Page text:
Wednesday, 25 May 2016

Tsai Bashing Backfires

Taiwan's Tsai Ing-wen (centre) on inauguration day last Friday
The mainland really has problems accepting Tsai Ing-wen as the new president of Taiwan.

Less than a week after she took office, Wang Weixing, a member of the Association of Relations across the Taiwan Straits (Arats), were published in the International Herald Leader, a paper under Xinhua news agency.

"From the human point of view, as a single woman politician, [Tsai] does not have the emotional burden of love, of 'family', of children, [so her] political style and executive strategy tends to be emotional, personal and extreme," Wang said, who is also a senior military officer and director of foreign studies with the People's Liberation Army's Academy of Military Sciences.

He also added her "erratic behaviour" influenced her political style.

Tsai's office had no comment on the article.

The new Taiwanese president has a penchant for felines
The opinion is so baseless that one wonders how Wang could even be qualified to write something as sexist and misogynist as this.

She won a clear victory at the polls, so there must be a reason why the Taiwanese chose her over other candidates.

And having a leader who is single is a good thing.

That shows he or she is focused on his or her job, that family issues will not be getting in the way or a distraction from leading Taiwan.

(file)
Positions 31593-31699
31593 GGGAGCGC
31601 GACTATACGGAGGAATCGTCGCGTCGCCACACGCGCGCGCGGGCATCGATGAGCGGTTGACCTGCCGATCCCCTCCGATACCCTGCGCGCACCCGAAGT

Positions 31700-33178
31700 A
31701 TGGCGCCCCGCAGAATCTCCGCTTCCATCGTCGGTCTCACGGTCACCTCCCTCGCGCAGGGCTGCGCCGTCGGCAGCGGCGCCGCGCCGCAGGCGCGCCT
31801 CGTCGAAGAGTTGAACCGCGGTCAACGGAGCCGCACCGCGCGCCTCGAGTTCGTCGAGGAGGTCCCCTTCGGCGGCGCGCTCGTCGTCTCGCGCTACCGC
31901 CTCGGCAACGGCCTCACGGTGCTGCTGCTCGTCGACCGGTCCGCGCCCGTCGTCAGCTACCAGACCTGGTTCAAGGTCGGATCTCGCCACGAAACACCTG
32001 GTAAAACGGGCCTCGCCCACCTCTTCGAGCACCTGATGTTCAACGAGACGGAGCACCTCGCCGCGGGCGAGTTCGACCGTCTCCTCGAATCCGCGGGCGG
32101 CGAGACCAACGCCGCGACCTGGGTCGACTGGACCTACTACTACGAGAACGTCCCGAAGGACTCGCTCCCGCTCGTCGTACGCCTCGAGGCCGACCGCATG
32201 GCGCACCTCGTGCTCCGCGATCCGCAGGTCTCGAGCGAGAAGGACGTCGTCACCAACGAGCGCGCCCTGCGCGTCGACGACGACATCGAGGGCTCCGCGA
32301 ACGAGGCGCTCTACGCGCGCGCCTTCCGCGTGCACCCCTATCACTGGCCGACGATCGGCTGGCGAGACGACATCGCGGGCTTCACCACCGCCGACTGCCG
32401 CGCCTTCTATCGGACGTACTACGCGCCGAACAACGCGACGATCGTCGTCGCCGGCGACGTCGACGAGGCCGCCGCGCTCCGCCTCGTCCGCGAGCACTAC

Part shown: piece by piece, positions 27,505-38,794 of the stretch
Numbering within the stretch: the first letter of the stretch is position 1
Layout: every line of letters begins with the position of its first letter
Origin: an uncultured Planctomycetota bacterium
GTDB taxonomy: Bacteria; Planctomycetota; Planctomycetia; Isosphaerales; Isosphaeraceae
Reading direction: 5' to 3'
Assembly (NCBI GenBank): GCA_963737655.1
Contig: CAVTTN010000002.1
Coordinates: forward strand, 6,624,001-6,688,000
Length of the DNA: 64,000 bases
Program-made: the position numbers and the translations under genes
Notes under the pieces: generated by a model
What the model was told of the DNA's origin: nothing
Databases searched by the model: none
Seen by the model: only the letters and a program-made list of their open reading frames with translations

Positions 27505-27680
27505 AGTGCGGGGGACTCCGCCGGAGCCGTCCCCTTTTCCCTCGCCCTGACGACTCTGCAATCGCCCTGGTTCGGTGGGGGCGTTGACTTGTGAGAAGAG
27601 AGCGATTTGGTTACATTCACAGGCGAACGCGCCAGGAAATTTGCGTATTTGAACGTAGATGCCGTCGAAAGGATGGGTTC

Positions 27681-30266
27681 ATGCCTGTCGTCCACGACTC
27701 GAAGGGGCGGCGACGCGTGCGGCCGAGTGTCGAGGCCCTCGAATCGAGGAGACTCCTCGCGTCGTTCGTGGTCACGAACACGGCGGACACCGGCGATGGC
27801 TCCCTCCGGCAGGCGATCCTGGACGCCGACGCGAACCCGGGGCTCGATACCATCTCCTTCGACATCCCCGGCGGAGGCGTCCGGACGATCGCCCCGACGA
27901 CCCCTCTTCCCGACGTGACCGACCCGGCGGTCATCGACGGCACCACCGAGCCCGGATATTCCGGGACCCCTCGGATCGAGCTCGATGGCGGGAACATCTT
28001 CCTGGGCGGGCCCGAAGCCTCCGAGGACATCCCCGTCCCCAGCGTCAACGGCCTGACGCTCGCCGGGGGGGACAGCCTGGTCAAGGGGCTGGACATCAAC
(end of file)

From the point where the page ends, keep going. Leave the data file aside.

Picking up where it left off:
Wouldn't you want a leader who was mostly focused on the best interests of your country/state/city/province?

If anything, Wang's opinion is so inane and ridiculous that his own countrymen bashed him on social media for his ignorance.

One Weibo user in Beijing wrote: "This was the stupidest and most offensive thing I have read in ages. Many women abroad admire Ms Tsai's tenacity and drive, especially the fact she is strong and independent and does not need a man to rule."

"If the tables were turned and Ms Tsai was a man, she would be celebrated for being single," said another. "This is typical discriminatory behaviour but it still disgusts me."

Perhaps the best response was from Su Mei Cho, a teacher from Shanghai: "If Xinhua wanted to criticize Tsai Ing-wen, do it on fair grounds and look at her ability to lead Taiwan and revitalize areas like defense and the economy.

"What does her private life have to do with the way she governs Taiwan? Taiwanese celebrate her and her strong achievements and I doubt they will care as much about who she decides to date, such trivial writing and opinions expressed in this report."

We expect Wang to metaphorically have egg on his face and he should better rethink his strategy on how to better bash Tsai on more weightier issues than her sex.

It is, after all, 2016.

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